How do you see the Battery Urban Farm fitting in with the larger farming scene in New York City? Do you collaborate with other farms locally? Do you see Battery Urban Farm having a niche or a specific role to fill?
There are a lot of really exciting farms and garden projects sprouting up all over NYC, and one of our goals is to continue to encourage more of that–both passively by serving as a model and inspiring example, and actively through events and working with partner organizations. Each of these farms and gardens has something special to offer.
Battery Urban Farm is unique in two ways. First of all, we’re very accessible, located at street-level in the middle of a public park, rather than squeezed into an empty lot in the middle of a block or tucked away on a rooftop, where passersby cannot see (and often aren’t even aware of) the farm. Anyone can walk into Battery Urban Farm, including any of the 6 million visitors that The Battery receives annually. Second, we are the largest educational farm on public land in all of Manhattan. And as the #1 “top gainer” in the 9-and-under population (a whopping 129% growth according to a recent NY Times article), Battery Urban Farm is in a prime position to serve a key educational role in the lives of thousands of downtown children and schools. We are a model, and we hope to see similar projects in other NYC public parks to complement the good work that individual schools and community gardeners are doing. We all need to work together to inspire young farmers and a general appreciation for the work that we do (and the food that we grow).
Ultimately, though, we feel that each NYC farm or garden has a very important role to play and something unique to offer, and we try to connect our student farmers and their families with as many of these projects and organizations as we can.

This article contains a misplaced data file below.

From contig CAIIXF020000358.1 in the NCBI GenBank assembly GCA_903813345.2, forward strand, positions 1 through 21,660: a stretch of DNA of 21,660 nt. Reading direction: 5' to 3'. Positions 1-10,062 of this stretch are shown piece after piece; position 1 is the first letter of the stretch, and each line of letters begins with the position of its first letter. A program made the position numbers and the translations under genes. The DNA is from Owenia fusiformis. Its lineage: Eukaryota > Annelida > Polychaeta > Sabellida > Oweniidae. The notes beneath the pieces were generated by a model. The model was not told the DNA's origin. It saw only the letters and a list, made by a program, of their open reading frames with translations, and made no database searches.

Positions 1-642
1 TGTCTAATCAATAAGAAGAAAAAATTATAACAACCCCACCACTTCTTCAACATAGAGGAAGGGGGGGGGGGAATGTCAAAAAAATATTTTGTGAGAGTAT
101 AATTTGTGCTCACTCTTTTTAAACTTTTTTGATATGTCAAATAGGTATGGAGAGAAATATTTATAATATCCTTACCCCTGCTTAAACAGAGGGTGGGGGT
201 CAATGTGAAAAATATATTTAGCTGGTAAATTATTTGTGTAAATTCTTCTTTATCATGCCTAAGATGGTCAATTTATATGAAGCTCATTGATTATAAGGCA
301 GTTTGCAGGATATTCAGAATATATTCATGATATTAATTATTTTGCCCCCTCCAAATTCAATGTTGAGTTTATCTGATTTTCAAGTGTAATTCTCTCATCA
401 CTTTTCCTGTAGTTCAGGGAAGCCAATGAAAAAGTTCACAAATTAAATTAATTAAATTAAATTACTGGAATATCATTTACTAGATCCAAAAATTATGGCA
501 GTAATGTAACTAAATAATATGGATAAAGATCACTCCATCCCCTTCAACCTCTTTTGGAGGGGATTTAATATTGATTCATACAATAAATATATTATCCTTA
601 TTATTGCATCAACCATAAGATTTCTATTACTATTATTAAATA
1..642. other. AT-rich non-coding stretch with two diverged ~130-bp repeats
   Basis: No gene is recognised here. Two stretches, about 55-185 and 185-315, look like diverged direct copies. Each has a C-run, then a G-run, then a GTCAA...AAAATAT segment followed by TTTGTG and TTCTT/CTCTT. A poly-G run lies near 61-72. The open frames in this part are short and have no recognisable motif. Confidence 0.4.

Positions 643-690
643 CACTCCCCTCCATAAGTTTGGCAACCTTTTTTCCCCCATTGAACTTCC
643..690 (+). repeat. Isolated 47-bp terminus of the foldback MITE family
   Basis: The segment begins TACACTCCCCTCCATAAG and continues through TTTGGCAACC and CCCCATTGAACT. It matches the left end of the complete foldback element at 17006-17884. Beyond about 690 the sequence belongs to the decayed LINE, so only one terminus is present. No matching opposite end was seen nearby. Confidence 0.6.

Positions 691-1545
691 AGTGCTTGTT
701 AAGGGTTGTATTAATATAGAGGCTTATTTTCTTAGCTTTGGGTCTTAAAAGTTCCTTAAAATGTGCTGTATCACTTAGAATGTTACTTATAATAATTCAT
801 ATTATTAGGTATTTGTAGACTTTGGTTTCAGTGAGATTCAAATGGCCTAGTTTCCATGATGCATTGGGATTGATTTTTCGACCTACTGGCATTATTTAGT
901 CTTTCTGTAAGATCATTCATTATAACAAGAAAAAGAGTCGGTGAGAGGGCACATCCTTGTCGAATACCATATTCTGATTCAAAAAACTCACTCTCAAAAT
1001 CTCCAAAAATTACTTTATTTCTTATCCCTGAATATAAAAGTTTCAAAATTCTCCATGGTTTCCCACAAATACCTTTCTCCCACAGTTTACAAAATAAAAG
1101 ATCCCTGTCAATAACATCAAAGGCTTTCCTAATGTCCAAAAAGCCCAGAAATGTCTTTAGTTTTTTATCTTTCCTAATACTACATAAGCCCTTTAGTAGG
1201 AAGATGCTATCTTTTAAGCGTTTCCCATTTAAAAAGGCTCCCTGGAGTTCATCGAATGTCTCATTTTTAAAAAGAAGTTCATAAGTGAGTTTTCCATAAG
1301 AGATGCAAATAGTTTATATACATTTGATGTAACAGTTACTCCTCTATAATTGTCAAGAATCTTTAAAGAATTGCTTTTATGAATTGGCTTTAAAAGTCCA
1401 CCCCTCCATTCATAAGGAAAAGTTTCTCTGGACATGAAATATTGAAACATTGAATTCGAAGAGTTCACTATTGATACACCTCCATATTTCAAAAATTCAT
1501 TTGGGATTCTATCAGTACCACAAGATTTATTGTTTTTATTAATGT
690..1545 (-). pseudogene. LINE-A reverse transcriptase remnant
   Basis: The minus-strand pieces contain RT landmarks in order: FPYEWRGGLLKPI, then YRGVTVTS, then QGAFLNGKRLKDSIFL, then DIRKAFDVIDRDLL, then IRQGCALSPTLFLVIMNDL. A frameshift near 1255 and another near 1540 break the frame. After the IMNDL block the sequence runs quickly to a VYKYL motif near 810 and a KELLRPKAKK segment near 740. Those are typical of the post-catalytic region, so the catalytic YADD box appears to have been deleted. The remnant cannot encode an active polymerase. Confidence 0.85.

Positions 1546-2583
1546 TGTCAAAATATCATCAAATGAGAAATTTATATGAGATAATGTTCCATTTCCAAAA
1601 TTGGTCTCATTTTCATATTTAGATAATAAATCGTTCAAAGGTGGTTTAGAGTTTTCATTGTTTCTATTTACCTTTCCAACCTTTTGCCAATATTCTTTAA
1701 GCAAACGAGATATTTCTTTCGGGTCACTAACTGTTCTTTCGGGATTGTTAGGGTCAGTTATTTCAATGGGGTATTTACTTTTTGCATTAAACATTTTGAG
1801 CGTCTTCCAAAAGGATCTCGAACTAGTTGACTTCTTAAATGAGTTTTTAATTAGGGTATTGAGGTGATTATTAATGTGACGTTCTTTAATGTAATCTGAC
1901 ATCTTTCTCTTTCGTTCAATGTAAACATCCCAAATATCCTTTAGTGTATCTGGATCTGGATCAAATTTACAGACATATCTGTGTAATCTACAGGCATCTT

Have your experiences working at the farm changed your views on sustainability? What do you see working and what needs to be improved in New York? Especially in light of Hurricane Sandy, have you noticed a conversational shift around sustainability and urban farming?
I have noticed that existing conversations about sustainability have begun to reference Storm Sandy as further evidence of our need to make positive changes. I unfortunately cannot say that I personally have seen many new conversations start in sectors that maybe weren’t previously concerned with sustainability – but I would love to be proven wrong about that. The shortest answer I can give to this question is to read the recommendations in the Urban Design Lab’s The Potential for Urban Agriculture in NYC. Short of that, one of the biggest changes I believe we can and should make now is to create a city-wide composting program. 40 percent of food is lost from farm to landfill. We recognize the need, we have the tools, and it can happen now. NYC needs to build on the great work that GrowNYC and the NYC Compost Project have already started with DSNY. I also think we should follow Chicago’s inspiring example in streamlining and formalizing the process to make public land available for farmers and farmer development programs.
On a more personal note, I believe that you make more positive change when you inspire healthy
eating habits than you do when you limit unhealthy ones. Rather than spending our time trying to tax or outlaw the bad foods, let’s educate kids on what good food is and get them excited about it by allowing them to grow it, tend it, harvest it, prepare it, and taste it themselves. Let’s see if they inspire their parents, like these boys did, to make changes at home–whether it’s cooking or composting more or wasting less. Let’s do more in this city to get parents and teachers to start gardens in their backyards. Let’s inspire people to want to make good or more well-informed decisions rather than trying to take something away from them.
In Paris, sheep are being used to graze (and fertilize) a plot of land behind the municipal archives building, and there are plans to use them across the city if they prove effective. The use of sheep or goats to clear an area of weeds, also known as “eco-grazing,” has been used in New York City as well. In Freshkills Park, Staten Island, goats are part of a strategy to rid the area of phragmites, invasive weedsthat can cause brush fires and choke out native species.